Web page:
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– November 13, 2015
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Scorecard
The Consumer Price Index continued to fall in September, consistent with our analysis last month. The latest AIER Inflationary Pressures Scorecard shows a further decline for the months ahead. Overall, 14 indicators out of 23 tracked in the Scorecard point to falling inflationary pressure, up from nine last month (Table 1).

On the demand side, retail sales continued to fall, suggesting weakening consumer demand and downward pressure on prices. On the supply side, both industrial production and retail inventory/sale ratios advanced. More supply usually leads to lower prices.

On the money/credit front, even though the money supply grew faster, money velocity slowed. Money velocity is a measure of how frequently money gets spent to buy goods and services. Less frequent money exchange means fewer transactions, which puts downward pressure on prices.

With regard to costs and productivity, producers reported falling costs except for services. Lower producer prices usually mean lower consumer prices down the road. On balance, productivity and labor costs point to declining inflationary pressure. 

Consumer Price Index Analysis
The Consumer Price Index dropped 0.2 percent in September from August, the second consecutive monthly fall this year. The decline was mainly caused by energy prices, which fell 4.7 percent from last month and 23.9 percent from three months earlier (Table 2). The September decline was the second largest monthly drop since energy prices started plummeting in the summer of 2014 (the largest was a 9.7 percent decline in January 2015).

While energy prices fell steeply, food prices rose 0.4 percent, the largest monthly jump since March 2014. Food was 3.2 percent more expensive than three months ago and 1.6 percent higher than its year-ago level. Food price increases have outpaced the overall price index over the past 20 years (Table 2).

The core CPI, which excludes volatile food and energy prices, making it more stable than the overall CPI, advanced 0.2 percent in September from last month, 1.7 percent from three months ago and 1.9 percent from a year earlier. After falling 0.11 percent in January 2010, the core measure has grown every month since, rising at an average pace of 0.14 percent.

Looking into the core CPI, even though all the core goods tracked in Table 2 dropped in price for the month, overall core goods posted no change. The broader list of CPI components showed several rising prices, including household furnishings and supplies, recreation commodities, and educational books and supplies.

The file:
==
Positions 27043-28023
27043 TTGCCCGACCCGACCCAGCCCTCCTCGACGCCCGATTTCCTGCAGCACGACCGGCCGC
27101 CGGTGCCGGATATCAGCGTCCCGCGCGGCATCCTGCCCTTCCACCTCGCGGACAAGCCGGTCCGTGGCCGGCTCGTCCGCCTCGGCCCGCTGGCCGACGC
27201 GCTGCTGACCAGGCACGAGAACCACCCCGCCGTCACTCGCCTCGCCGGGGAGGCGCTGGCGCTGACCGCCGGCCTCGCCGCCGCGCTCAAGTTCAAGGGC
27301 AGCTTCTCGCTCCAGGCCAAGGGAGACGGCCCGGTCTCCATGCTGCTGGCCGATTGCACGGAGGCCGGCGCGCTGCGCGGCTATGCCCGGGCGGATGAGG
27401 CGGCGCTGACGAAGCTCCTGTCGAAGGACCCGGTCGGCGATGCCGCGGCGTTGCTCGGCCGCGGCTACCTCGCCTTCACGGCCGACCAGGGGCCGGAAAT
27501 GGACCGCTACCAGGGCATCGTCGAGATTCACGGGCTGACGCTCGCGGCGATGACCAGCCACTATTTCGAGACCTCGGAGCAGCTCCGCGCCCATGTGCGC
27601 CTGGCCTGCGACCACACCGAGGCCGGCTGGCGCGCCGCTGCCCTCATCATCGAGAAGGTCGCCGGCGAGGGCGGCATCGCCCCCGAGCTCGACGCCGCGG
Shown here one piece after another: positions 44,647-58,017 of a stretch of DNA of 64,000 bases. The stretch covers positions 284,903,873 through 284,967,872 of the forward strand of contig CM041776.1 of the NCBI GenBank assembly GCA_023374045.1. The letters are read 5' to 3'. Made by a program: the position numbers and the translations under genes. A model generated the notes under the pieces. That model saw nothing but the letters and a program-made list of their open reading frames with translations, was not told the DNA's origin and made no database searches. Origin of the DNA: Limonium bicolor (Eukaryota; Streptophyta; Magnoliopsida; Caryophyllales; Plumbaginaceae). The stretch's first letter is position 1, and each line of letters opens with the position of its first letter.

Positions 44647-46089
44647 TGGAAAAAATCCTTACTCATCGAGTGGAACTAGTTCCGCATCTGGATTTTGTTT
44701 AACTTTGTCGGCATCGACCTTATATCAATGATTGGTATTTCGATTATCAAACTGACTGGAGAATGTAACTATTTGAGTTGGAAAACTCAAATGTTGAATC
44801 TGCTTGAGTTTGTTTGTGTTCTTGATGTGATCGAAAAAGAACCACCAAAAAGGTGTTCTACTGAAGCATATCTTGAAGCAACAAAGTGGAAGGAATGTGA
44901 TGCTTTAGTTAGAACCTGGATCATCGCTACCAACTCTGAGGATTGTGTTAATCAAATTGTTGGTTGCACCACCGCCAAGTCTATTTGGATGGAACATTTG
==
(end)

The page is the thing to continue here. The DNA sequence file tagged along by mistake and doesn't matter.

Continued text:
Core services rose 0.3 percent in September from August, contributing to the 0.2 percent rise in the core CPI. Viewed long term, core services posted solid growth in a sluggish inflation environment. The core service price index climbed 2.7 percent above its year-ago level, gaining at an annualized 2.4 pace in the past five years and 2.8 percent over the past 20 years. Medical-care services and education are among the fastest growing CPI components. 

Everyday Price Index
AIER’s Everyday Price Index declined 1 percent in September. Including apparel, the EPI slipped 0.5 percent for the month, a slightly larger drop than measured by the Consumer Price Index.

Over the past 12 months the EPI has fallen 3.6 percent while the CPI has shown no change. Energy accounts for the difference, as it plays a much greater role in the EPI than in the CPI.

Gasoline prices dropped 10.1 percent in September and have fallen 13 percent since May. That month saw a short-lived gain, but over the past year gas prices have fallen 29.6 percent. On the home front, utilities slid 1 percent in September and fell 12.1 percent over the past year. Lower prices for gas and utilities leave more money available for holiday shopping.

Food prices rose 0.4 percent in September with food-at-home prices climbing 0.3 percent and food-away-from-home gaining 0.5 percent. Food-at-home prices were led higher by a 1.4 percent increase in fresh fruits and vegetables. Food-away prices at limited-service establishments, such as Panera Bread or McDonald’s, climbed 0.4 percent in September. Over the past 12 months, prices at food-away-from-home establishments have risen 2.9 percent due to strong demand.
https://www.aier.org/epi

Next/Previous Section:
1.Overview

2. Economy

3. Inflation

4. Policy

5. Investing

6. Pulling It All Together/Appendix


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